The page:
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Thai Politics Challenges Fortune-Tellers

In Thailand, fortune-tellers have long been sought out for spiritual advice and guidance. But since last month’s military takeover of the country, even spiritual ceremonies can take on political overtones.

Given the uncertainty following the May 22 coup, many are seeking guidance from spiritualists and fortune tellers.

Popular Thai soothsayer Varin Buaviratlert says he got his calling early in life.

"When I was 9 years old, my spirit travelled outside my body and I could see myself through a vision," he said. "Since then, I have studied the supernatural."

More than 40 years later, the clairvoyant offers his predictions to Thailand’s affluent, including the country’s top brass.

Varin performed a special "life-prolonging" ceremony for the victorious generals of a 2006 military coup. Today, the soothsayer claims he has visions of the new military ruler, Army General Prayuth Chan-ocha, who has granted himself all executive and legislative power.

"In a vision, I saw General Prayuth was a great soldier for King Narasuan and I was involved with him, too," Varin said. "I saw the vision from the past life when we fought together and now we are born again in this life to save the country."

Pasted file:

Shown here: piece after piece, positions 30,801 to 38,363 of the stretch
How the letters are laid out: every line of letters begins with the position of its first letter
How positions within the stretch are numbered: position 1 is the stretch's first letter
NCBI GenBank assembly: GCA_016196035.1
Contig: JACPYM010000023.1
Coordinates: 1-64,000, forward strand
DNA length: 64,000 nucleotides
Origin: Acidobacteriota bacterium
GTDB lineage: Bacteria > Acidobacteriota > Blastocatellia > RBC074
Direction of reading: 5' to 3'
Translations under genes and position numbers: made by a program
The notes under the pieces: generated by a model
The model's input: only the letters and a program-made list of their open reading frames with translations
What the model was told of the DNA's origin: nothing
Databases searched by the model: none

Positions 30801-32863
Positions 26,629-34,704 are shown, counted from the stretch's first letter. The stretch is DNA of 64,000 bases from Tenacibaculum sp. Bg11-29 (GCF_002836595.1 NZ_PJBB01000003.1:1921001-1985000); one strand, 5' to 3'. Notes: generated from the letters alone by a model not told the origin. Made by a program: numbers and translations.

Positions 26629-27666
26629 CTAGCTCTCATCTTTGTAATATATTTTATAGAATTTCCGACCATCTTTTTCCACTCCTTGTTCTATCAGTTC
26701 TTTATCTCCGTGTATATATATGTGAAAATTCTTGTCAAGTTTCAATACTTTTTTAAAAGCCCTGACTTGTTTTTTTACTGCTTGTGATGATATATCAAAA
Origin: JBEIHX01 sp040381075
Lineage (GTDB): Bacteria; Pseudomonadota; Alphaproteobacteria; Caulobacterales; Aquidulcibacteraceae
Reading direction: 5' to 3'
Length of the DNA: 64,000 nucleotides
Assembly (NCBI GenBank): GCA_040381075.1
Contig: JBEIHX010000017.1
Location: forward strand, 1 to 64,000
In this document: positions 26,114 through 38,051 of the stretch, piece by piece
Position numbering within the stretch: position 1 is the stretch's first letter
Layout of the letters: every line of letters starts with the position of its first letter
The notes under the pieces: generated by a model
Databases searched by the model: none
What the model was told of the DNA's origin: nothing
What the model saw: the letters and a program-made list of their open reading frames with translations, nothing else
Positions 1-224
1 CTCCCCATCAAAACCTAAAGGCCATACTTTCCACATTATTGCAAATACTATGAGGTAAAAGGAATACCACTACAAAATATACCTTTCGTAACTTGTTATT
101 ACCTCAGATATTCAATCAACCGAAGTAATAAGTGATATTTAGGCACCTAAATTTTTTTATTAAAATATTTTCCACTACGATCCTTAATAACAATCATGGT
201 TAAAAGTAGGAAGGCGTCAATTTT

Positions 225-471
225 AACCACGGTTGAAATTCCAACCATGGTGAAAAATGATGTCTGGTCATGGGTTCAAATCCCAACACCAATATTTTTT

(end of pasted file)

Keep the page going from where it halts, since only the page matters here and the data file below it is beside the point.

A clouded future

But in the northern voting strongholds of ousted caretaker government leader Yingluck Shinawatra, some see little to be happy about.

A deeply flawed rice-subsidy program recently was scrapped by the military rulers, leaving growers worried that profits will go elsewhere.

"In the past year, the rice scheme benefited the farmers," said one of them, Kham Lalirm. "If there is no pledging project, the middleman will push the price lower and only they will keep the money in their pockets."

The army announced Wednesday that it had developed an alternate plan to help rice growers, Reuters reported. Otherwise, the government remains tight-lipped about its future policies.

It has ordered village chiefs to report any suspicious activities, especially those by the Red Shirts – largely rural supporters of Shinawatra’s brother, Thaksin Shinawatra. Thailand’s exiled former prime minister, unseated in the 2006 coup, championed populist causes such as health care and food subsidies.

The Red Shirts politically oppose the largely urban, affluent Yellow Shirts, who support traditional structures including the monarchy and military.

The two colors have taken on increased significance since the most recent coup.

Phor Tamkham, a spiritualist, said that when he "put up a red flag to mark where our spirit ceremony was, the soldiers came to our festival, asking us if we were involved with Red Shirt political activists."

For now, the military has managed to silence the critics.

But many Thai academics predict the country could unravel rapidly if voices from the rural majority are ignored.

They just aren’t allowed to say it publicly.

Some information for this report was provided by Reuters.

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